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          • True. And it really doesn’t matter what it is:
            – say something smart – “patient is intellectualizing”
            – say something emotional – “patient is hysterical”
            I wonder how some people who are 100% sane wind up in psych wards locked up for years with “paranoid schizophrenia” etc.

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    • CS,

      How is shaming folks who are desperate for relief the solution to get people on our side? What about people who develop rebound insomnia so severe that they feel their only choice is to take sleep meds on a PRN basis to keep some type of sanity? They have tried OTC remedies to no avail. Should they continue to suffer in the name of our cause which could result in dire consequences?

      I really enjoy reading alot of your posts but frankly, I am stunned by the above comment and ask that you reconsider your position.

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      • Let me explain.

        No enterprise as pervasive as psychiatry gets as big as psychiatry has through action of the drug pushers alone (ie, big pharma + psychiatrists) . If drugs were consumed only by those who have been forcibly drugged, the market for psychiatrists and drugs would be relatively small.

        So called “proud consumers” are as part of the problem as the drug pushers. In addition these proud users are used to justify psychiatric coercion by the system. One such proud user is a guy who goes by the name of John who administers DJ Jaffe’s FB page. By his own admission, AOT worked wonders for him and he is a fervent supporter of the Murphy bill.

        “Shaming” is the way tobacco/alcohol consumption went from being “cool” to being repudiated. The same should be done with those who take psychotropic drugs.

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        • You’ve got people pursuing “disability” as a career choice. These people pursuing “disability” as a career choice are encouraging more people “in treatment” to do the same. This lead me to, “this is the way the mental health system grows”. When people get well, they don’t pursue “disability” as a career choice. When people recover, they do so by leaving the “mental illness” system. Given economic collapse, corporate imperialism, and discrimination, you can’t expect them to work, can you? Well, you might, and Peer Support People could help with it, if they weren’t too busy being a part of the problem. I’d say with the work ethic tossed, people set for life, the nanny state, etc., there can be a great deal of amorality or immorality to the “mental illness” lifestyle. Okay, given such a quixotic situation, a little chastising, and a little moral fortitude, couldn’t hurt.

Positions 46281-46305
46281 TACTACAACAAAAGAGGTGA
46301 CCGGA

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          • This thread is troubling to me.

            1. I can’t believe that anyone who has been psychiatrized would even suggest shaming other psychiatrized and traumatized people – for anything. No, the shame belongs to psychiatry and big pharma.

            2. re: disability as a career:

            I’m on it right now, so I can tell you straight up that it would be a very strange “choice” for anyone, when it doesn’t even give you enough money to afford both food and shelter. And in my case, the food and shelter combo would be really useful for helping me deal with protracted psych drug withdrawal.

            If a society doesn’t look after the citizens it has disabled, then that society’s social contract is a sham.

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          • Okay. I don’t want to overdo this.

            1. Shame cuts across all sorts of lines. I don’t think the “mental illness” excuse a good one. Take, for example, don’t hold Blankety Blank responsible, he or she has a “mental illness”, and go ahead, take away Blankety Blanks constitutional rights, Blankety Blank has a “mental illness” doing his or her acting out for him or her.

            Basically, psychiatry and big pharma could do nothing without customers. If there is any blame, or shame, it isn’t theirs alone.

            2. There are people doing better than 24/7 in the “disability” field, and at the same time, giving the lie to “disability”, but that’s not a problem really. “Disability worker” is an oxymoron. It’s like saying ‘dysfunctional functionary’, and I could well imagine a psychiatrist or two coming up with that one. Conceiving of a ‘functional dysfunctionary’ would be even more peculiar. ”

            I’d like to see Peer Support Specialists, for example, helping people acquire jobs outside of the mental health field. I don’t think there’s enough employment outside of the mental health field. NAMI recently said something like 80 % of people in treatment are unemployed, technically beyond employment, on “disability”. This is just a matter of working with business and civic leaders in anybodies localities. Boy, but don’t we love our problems. Not enough of that is going on.